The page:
Organizations that are effective at producing successful innovation face roadblocks, too. Identifying and overcoming those roadblocks is part of the challenge associated with innovation. For organizations that possess a culture of innovation and/or have the leadership able to conceive, construct, and commercialize successful innovations — most innovation challenges and obstacles are found in day-to-day operations. When that is the case, decisions are made in order to optimize and deploy available and limited resources. And, the organization’s innovation processes and practices are performed so that a continuous assessment of a myriad of risks associated with innovation marketplace, economic, financial and regulatory is performed.

Whether an organization is effective or ineffective at innovation, my advice is to keep it simple when identifying and navigating innovation roadblocks. Organizations that are effective at producing successful innovations have an innovation culture; the effective organization’s focus is to implement practices and processes of innovation by having leadership commit enough funding and allocate enough resources to support efforts to commercialize problem-solving solutions. Here’s how successful organizations identify and navigate innovation roadblocks:

  1. Create and Cultivate an Innovation Culture – Flatten the organization’s departments and reporting lines, dismantle or reduce silos, transform the organization’s “fixed mindset” into a “growth mindset.” Encourage collaboration not competition among departments, create, incentivize, reward and celebrate multidisciplinary teams. Even their failures.
  2. Be Laser-Focused on Implementation– By being laser-focused on implementing innovations, organizations are able to increase the traction their innovations get in the marketplace. Achieving traction demonstrates that successful innovations are not about ideas but instead about how problem-solving solutions are successfully implemented.
  3. Funding and Resources – Leaders should provide just enough funding and allocate just enough resources to seed the organization’s innovation activities and initiatives. With just enough funding and just enough resources, individual innovators and/or innovation teams will most likely figure out how to secure subsequent funding or how to use ingenuity to identify and deploy necessary resources.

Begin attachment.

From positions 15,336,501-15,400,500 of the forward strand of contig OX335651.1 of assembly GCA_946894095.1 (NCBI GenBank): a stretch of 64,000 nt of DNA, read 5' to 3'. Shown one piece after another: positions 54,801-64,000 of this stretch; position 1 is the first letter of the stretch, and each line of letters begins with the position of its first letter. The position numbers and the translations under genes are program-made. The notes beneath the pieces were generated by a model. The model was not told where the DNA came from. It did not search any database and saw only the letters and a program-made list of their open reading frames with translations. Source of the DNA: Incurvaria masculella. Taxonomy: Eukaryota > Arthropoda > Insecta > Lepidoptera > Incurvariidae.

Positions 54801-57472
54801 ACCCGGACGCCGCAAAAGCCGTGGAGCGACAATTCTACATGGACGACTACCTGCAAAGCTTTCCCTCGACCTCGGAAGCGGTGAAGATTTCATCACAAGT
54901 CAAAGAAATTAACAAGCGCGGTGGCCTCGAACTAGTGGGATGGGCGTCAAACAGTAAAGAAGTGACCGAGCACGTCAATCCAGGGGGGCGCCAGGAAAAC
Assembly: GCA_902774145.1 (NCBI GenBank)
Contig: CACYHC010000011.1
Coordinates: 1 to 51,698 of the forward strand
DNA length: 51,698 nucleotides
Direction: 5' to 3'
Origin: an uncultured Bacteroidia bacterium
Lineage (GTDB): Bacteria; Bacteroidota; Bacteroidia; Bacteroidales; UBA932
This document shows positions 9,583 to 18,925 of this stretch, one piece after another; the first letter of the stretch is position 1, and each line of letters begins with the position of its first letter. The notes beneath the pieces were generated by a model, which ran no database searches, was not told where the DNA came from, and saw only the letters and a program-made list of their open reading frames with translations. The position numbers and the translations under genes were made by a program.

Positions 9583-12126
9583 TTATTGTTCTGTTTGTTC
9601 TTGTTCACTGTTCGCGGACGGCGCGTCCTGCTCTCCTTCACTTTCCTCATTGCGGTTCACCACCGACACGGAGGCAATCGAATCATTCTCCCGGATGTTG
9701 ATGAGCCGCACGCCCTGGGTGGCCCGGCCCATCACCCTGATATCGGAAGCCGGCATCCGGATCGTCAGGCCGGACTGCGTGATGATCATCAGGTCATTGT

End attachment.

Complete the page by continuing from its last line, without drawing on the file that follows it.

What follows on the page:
By having an innovation strategy and being laser-focused on implementing an innovation action plan, organizations can successfully navigate innovation roadblocks. The most effective leaders do so by continuously shaping a workable balance between how to support innovation while not neglecting day-to-day operations. Organizations that are effective at innovation find ways to maintain this balance, doing so reflects an innovation culture in which people are trained and committed to successfully executing the organization’s innovation strategy and action plan.     For organizations seeking to identify and navigate innovation roadblocks, both innovation success and effectiveness are difficult to achieve if:

  1. The organization’s culture is not designed and/or operated to support and advance innovation initiatives and activities.
  2. Leaders are fearful of taking risks, even calculated ones, and hesitant to abandon the status quo because they fear the organization will lose its way.
  3. A system of collaboration and a willingness to collaborate does not exist.
  4. Leadership fails to simultaneously run day-to-day operations while advancing the organization’s innovation processes and practices. Doing both helps the organization achieve innovation success.
  5. The organization fails to have measurable goals. Without measurable goals, an organization will find it difficult to gauge whether or not its innovation initiatives and activities are successful.

Whatever the definition of innovation, roadblocks can detour an organization’s efforts to produce successful innovation outcomes. To successfully navigate innovation roadblocks, leaders must first start by honestly and openly communicating a clearly understood vision of the organization’s innovation mission. Doing so aligns the organization’s people, resources and strategies with efforts to cohesively launch and implement innovative problem-solving products and/or services that, by one definition of innovation, “Create value for which customers will pay.”

By having an innovation strategy and being laser-focused on implementing an innovation action plan, organizations can successfully navigate innovation roadblocks.

 

About the Writer:

David Whitney serves as the assistant director in the UF Engineering Innovation Institute. Whitney previously served as the Entrepreneur in Residence in the University of Florida’s Herbert Wertheim College of Engineering and teaches both undergraduate and graduate students in the College. The courses, Entrepreneurship for Engineers and Engineering Innovation, use real-world examples and the experiences of entrepreneurs, intrapreneurs and innovators to teach engineers how to change the world. In addition to his roles at UF, Whitney is the co-chair of Innovation Gainesville 2.0, a regional-based initiative in which people and organizations collaborate to strengthen Gainesville’s innovation economy by bringing 3,500 jobs and securing $250 million in capital investment to the region.